presentation jan 11
Preserving and Promoting local history for the former Rideau Township
Log Fence

Other items of note from the presentation included:

    Buildings so close-packed they hold each other up

Buildings so close-packed they hold each other up  

Like so many North Americans who visit Europe, Schaubs felt overwhelmed by the breadth and depth of history, culture and craftsmanship found there, inside and out. On parts of the trip he said it seemed impossible to not be within sight of some significant castle, palace or cathedral. A number of cities put that rich heritage to good use, with guides conducting walking tours of the highlights particular to their town. (Might that be worth doing in our historic areas?)

Schaubs mentioned he collected supplemental material on his trip (on subjects like half-timber houses and such) which he would be happy to share with interested persons.

With many buildings in continuous use century after century, it was interesting to note that in Germany the emphasis on preserving a historic look generally allows for perfectly modern interior renovations, as well as the use of modern materials for interior and exterior efforts, so long as the core external appearance is maintained.  

    Bronze paving stones in memory of German Jews who resided in nearby houses

Confronting a dark era: metal cobblestones embedded in ordinary streets mark where German Jews once lived before being deported and murdered (“ermordet”) in the Holocaust. (“Uberlept” means survived.)  

Which raises interesting questions about just what historic preservation is, or should be? Something frozen in place, with a particular time-stamp? Or a continuum?

  Schaubs summed his presentation up with praise for Germany's ability to integrate new and old, while keeping much of what symbolizes a culturally rich past.  

Many of us grew up in places that felt rather remote. Thanks to freeways, discount airfares, an explosion of TV channels and the Internet, it now seems far easier to explore the world, in person or from a comfortable armchair. But before all that, it was fairly common to gather and enjoy slides shows presented by neighbors who actually went out and traveled. Well, slide projectors have largely been replaced by laptops. But apart from that detail, it was like old times, as 29 RTHS members gathered for the AGM and a detailed show from our own Bill Schaubs.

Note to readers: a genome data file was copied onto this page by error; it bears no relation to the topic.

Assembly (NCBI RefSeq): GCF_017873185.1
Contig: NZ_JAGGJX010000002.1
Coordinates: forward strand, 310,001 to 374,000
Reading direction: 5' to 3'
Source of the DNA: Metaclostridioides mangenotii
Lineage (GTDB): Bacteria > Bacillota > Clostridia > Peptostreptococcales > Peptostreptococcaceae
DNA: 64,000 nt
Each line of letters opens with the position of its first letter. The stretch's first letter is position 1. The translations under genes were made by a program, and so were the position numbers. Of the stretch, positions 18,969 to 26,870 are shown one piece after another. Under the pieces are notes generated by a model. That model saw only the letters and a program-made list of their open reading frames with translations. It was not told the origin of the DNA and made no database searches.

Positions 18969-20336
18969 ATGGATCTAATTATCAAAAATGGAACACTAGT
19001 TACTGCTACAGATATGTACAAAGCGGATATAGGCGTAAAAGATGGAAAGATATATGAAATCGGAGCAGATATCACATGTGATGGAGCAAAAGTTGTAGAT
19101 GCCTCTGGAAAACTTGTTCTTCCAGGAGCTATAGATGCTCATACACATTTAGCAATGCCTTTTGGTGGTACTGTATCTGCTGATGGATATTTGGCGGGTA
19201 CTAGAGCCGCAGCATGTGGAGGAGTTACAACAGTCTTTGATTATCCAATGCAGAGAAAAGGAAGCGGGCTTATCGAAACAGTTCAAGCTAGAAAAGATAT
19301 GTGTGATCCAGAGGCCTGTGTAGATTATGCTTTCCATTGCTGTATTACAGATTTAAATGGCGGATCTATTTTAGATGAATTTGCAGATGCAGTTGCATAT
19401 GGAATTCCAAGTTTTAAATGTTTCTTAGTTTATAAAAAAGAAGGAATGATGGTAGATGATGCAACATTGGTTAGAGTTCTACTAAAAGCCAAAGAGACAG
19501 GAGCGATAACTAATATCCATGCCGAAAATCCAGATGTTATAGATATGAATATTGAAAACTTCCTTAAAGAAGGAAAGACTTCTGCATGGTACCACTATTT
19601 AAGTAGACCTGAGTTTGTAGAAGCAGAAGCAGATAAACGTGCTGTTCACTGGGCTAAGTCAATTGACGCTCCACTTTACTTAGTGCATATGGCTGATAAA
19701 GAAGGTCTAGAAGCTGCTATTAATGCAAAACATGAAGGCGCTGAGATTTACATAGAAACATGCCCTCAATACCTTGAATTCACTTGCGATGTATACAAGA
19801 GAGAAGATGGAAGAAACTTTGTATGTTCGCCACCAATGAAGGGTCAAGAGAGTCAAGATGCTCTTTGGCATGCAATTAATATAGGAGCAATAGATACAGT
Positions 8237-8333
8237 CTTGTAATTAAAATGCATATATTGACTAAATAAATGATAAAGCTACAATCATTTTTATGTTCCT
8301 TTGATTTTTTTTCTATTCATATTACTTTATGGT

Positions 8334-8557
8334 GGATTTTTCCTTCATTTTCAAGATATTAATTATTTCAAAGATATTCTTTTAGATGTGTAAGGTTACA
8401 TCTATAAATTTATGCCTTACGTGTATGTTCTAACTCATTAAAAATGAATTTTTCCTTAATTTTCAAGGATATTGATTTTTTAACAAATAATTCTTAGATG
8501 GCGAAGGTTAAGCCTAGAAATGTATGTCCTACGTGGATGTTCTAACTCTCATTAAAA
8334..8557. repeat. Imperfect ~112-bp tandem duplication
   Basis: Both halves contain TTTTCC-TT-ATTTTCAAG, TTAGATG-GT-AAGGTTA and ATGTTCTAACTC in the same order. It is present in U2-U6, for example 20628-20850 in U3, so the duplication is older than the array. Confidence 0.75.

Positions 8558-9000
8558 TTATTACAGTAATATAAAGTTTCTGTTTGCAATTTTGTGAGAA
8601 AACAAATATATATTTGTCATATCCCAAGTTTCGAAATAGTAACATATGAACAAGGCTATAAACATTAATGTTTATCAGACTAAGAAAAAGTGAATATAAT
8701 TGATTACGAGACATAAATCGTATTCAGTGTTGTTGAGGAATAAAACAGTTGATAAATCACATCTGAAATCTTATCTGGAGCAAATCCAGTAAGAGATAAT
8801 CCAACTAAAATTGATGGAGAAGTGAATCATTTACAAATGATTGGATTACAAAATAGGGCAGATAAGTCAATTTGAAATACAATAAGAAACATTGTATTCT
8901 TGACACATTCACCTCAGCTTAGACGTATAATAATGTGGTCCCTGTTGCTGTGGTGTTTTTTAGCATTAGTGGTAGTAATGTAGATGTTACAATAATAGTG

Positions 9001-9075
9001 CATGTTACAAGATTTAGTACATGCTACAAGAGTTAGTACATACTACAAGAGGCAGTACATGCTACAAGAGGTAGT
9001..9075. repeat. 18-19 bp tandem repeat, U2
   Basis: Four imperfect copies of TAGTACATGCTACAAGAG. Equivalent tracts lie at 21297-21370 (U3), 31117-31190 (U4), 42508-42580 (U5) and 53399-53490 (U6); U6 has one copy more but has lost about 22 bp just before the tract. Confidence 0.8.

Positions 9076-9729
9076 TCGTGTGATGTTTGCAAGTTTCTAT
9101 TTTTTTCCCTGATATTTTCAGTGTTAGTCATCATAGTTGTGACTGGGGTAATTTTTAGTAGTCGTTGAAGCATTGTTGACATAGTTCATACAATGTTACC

Though he was born and raised in this area, Schaubs has strong ties to Germany. His parents, Gerhard Schaubs and Hannelore Schaeferlein, grew up there before coming to Canada in 1953. Schaubs speaks German and also spent 2 years living with his grandmother in Coburg, in the 1970's.

In the fall of 2010, Bill and his mother, Hannelore, traveled back to see relatives, familiar haunts and new territory. They spent four weeks touring mostly East German towns such as Gotha (Gerhard's birthplace), Zeulenroda (Hannelore's birthplace), as well as Erfurt, Dresden, Bautzen,Wernigerode, Quedlinburg and points in between. The latter part of the trip included visiting Coburg (where his parents grew up and met) as well as Rothenburg ob der Tauber. Coburg is the birthplace of Prince Albert, husband of England’s Queen Victoria.

With over 3100 digital images from that trip, Schaubs chose a smaller selection to illustrate interesting features of German architecture and culture, especially as related to historical preservation and restoration. Traveling between cities, Schaubs also snapped images of well-managed farm land, wood lots and even wind and photovoltaic farms – evidence of Europe's strong interest in resource conservation and alternative energy.  

    Look closely – this is actually a tarp, maintaining a nice, cohesive look during renovation work

Look closely – this is actually a tarp, maintaining a nice, cohesive look during renovation work.  

    Hannelore (Schaeferlein) Schaubs and Bill Schaubs at the summit in Brocken

Hannelore (Schaeferlein) Schaubs and Bill Schaubs at the summit in Brocken.  

Schaubs came away with various impressions, including a sense that present-day Germany makes historic and cultural preservation more of a priority than is generally found in Canada. Of course, that wasn't always the case in East Germany, where Schaubs says many things “stood still” after WW II. Post-war construction there favored the grim block style so common under Communist control, leaving most older structures in varying states of neglect. But Schaubs says this has completely changed since the Berlin Wall came down in 1989. He feels East Germany in particular has benefited enormously from post-unification restoration efforts.

In places, scars of evil and devastation unleashed during WW II have been intentionally retained.  Other sites now represent the resurrection of hope and beauty, as with Dresden's Church of Our Lady.

Built between 1726 and 1743, the Protestant church was considered a masterpiece of Baroque architecture. It was reduced to a heap of rubble after allied fire bombings in February, 1945. Dresden's beloved FrauenKirche was painstakingly rebuilt following German reunification. Fire-blackened original stones were used in combination with new blocks. Reconsecration came in 2005, a year ahead of Dresen's 800th anniversary, and the church has attracted many millions of visitors since. Restoration was largely funded with donations from ordinary citizens and former foes across Europe and serves as  a powerful symbol of  peaceful reconciliation.  

Our Trip to East Germany, 20 Years after Re-unification

Presenter: Bill Schaubs

Article by Lucy Martin